Antisemitic, homophobic, racist attacks on memorials in Germany linked

Antisemitism, racist and homophobic attacks on memorial sites in Germany have become increasingly frequent due to a nationwide sociopolitical climate, one that the AfD and its supporters create, in which an increasing number of people with far-right views are expressing those views openly.

Several attacks on memorial sites within a mere two weeks have created a stir in Germany, reports the DW. A book box dedicated to the Holocaust was set on fire, likely driven by antisemitism, at the „Platform 17” memorial in Berlin on August 12. An attack on the tent at the Ohlsdorf Peace Festival held in a cemetery where the victims of Second World War bombings in Hamburg are remembered. Someone attempted arson on the monument in Berlin’s Tiergarten Park, which commemorates the homosexual persons who were persecuted during the Nazi regime. Smashed windows at the headquarters of the Foundation for Memorials in Lower Saxony. Vandalism of the offices of a lesbian women’s group in the Berlin district of Neukölln.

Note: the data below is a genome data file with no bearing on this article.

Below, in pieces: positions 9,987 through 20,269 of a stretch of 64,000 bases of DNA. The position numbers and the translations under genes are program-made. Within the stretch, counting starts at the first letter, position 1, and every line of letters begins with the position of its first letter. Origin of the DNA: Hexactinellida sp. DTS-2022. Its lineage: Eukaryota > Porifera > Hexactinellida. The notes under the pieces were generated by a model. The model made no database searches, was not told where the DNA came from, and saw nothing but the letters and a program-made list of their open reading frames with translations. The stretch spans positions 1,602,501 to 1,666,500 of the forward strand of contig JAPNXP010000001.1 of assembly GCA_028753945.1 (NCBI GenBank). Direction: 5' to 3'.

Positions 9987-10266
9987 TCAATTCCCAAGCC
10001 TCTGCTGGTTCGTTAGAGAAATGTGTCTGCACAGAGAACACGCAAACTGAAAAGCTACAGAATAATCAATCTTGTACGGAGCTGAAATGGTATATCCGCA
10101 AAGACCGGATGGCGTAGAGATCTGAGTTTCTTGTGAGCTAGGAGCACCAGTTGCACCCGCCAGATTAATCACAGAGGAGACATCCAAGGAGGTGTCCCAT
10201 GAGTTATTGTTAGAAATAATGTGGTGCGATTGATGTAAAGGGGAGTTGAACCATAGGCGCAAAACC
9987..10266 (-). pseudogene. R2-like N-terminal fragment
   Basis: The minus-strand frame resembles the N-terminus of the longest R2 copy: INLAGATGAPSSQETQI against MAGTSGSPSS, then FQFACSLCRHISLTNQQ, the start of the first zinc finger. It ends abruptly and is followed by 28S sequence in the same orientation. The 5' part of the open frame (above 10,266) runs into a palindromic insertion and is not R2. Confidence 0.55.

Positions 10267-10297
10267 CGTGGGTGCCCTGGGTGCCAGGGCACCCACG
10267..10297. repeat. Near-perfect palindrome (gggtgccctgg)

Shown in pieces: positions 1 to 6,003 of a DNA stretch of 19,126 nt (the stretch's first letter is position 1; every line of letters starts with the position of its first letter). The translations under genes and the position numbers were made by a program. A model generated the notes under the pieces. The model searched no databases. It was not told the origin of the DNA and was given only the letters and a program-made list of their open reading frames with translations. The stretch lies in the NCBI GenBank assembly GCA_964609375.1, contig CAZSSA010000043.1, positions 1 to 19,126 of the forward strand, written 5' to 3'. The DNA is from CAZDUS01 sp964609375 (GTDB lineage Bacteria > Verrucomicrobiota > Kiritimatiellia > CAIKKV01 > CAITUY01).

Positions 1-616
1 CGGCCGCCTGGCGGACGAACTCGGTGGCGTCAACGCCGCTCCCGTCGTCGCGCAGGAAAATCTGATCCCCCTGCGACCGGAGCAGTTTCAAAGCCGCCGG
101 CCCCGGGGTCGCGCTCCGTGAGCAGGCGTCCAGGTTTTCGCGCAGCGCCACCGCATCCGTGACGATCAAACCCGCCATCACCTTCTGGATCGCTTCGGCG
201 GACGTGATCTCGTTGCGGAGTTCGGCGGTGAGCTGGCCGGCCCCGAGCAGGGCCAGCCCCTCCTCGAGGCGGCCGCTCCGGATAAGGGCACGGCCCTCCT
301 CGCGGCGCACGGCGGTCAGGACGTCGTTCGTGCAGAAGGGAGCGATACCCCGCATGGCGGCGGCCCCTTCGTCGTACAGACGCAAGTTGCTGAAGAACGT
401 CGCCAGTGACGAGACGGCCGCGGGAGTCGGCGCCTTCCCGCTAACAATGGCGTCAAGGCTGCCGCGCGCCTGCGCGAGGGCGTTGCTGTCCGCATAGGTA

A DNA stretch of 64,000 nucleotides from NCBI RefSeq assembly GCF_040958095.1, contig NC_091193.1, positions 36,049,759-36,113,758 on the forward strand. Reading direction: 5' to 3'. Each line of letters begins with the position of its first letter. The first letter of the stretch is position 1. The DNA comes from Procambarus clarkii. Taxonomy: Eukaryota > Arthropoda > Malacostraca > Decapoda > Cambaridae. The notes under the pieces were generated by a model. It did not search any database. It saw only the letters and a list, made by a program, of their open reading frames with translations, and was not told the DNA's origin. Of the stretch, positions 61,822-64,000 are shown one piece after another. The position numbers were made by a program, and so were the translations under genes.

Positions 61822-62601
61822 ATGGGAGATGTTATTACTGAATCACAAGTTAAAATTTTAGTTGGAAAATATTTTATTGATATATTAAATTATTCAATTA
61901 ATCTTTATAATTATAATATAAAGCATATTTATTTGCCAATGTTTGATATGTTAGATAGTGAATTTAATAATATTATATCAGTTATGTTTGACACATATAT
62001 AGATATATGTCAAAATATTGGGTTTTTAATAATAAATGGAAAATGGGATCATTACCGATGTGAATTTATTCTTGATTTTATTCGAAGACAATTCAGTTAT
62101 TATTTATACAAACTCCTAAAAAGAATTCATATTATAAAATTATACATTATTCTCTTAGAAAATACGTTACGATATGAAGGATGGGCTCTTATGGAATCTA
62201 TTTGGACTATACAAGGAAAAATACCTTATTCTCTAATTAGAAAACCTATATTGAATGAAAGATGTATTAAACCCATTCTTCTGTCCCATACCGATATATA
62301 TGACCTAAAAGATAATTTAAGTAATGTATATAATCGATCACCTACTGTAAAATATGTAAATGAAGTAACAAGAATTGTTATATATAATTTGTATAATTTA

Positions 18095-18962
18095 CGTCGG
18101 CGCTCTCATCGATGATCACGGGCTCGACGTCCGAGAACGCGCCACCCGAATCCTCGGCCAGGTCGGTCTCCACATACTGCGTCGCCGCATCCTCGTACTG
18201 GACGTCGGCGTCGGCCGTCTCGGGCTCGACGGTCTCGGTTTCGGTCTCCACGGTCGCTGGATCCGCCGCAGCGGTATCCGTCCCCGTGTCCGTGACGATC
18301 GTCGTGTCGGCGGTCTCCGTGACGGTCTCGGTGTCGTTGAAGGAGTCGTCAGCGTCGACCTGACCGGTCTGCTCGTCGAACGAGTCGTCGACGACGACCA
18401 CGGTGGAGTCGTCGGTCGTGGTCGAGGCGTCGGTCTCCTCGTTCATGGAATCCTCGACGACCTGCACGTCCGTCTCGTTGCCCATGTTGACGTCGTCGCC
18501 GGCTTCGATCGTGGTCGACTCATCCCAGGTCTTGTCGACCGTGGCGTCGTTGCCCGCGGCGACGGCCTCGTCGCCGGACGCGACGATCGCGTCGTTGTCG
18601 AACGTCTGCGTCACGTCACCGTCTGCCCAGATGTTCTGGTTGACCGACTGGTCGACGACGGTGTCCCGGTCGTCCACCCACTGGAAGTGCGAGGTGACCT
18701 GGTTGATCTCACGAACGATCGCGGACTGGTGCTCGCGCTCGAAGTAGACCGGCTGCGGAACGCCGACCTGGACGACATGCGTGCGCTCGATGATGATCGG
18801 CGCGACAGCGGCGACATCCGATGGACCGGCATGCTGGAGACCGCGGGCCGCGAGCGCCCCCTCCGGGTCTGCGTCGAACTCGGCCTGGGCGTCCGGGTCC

Although there are no official nationwide statistics on the number of such attacks in Germany, there is a feeling that they are increasing, claims historian Karsten Uhl, adding that these are no longer isolated cases but the manifestation of a sociopolitical climate in which an increasing number of people with far-right views are expressing them openly.

According to Uhl, this right-wing extremist scene „feels emboldened by the AfD”, Germany’s far-right populist, right-wing extremist, anti-immigrant and homophobic political party. The historian laments that this extremist sociopolitical climate created by the AfD and its supporters might also lead to the escalation of verbal aggression into actions, not against people (yet), but to severe damage to memorial sites and property.

The fact that attacks are reported frequently throughout western and eastern Germany demonstrates that it is a prevailing problem throughout the country.

The attackers are currently focusing on cultural and memorial sites, not people, researcher Uhl said. But that could change. According to the Berlin Senate Administration, in Berlin, Germany’s capital city, at least 105 crimes or offences with antisemitic motives have been recorded in the first half of 2023, including 72 crimes classified as politically motivated violence from right-wing extremists. Germany’s Federal Criminal Police Office (BKA) has already recorded about 960 antisemitic crimes this year, including 25 acts of violence against people.

In the meantime, the three attacks in Berlin between August 12-14 were linked, and the suspected perpetrator has been caught. The 63-year-old German was already known to authorities concerning incitement to hatred. He had allegedly left behind a crude, antisemitic letter of confession at the scenes of the crimes.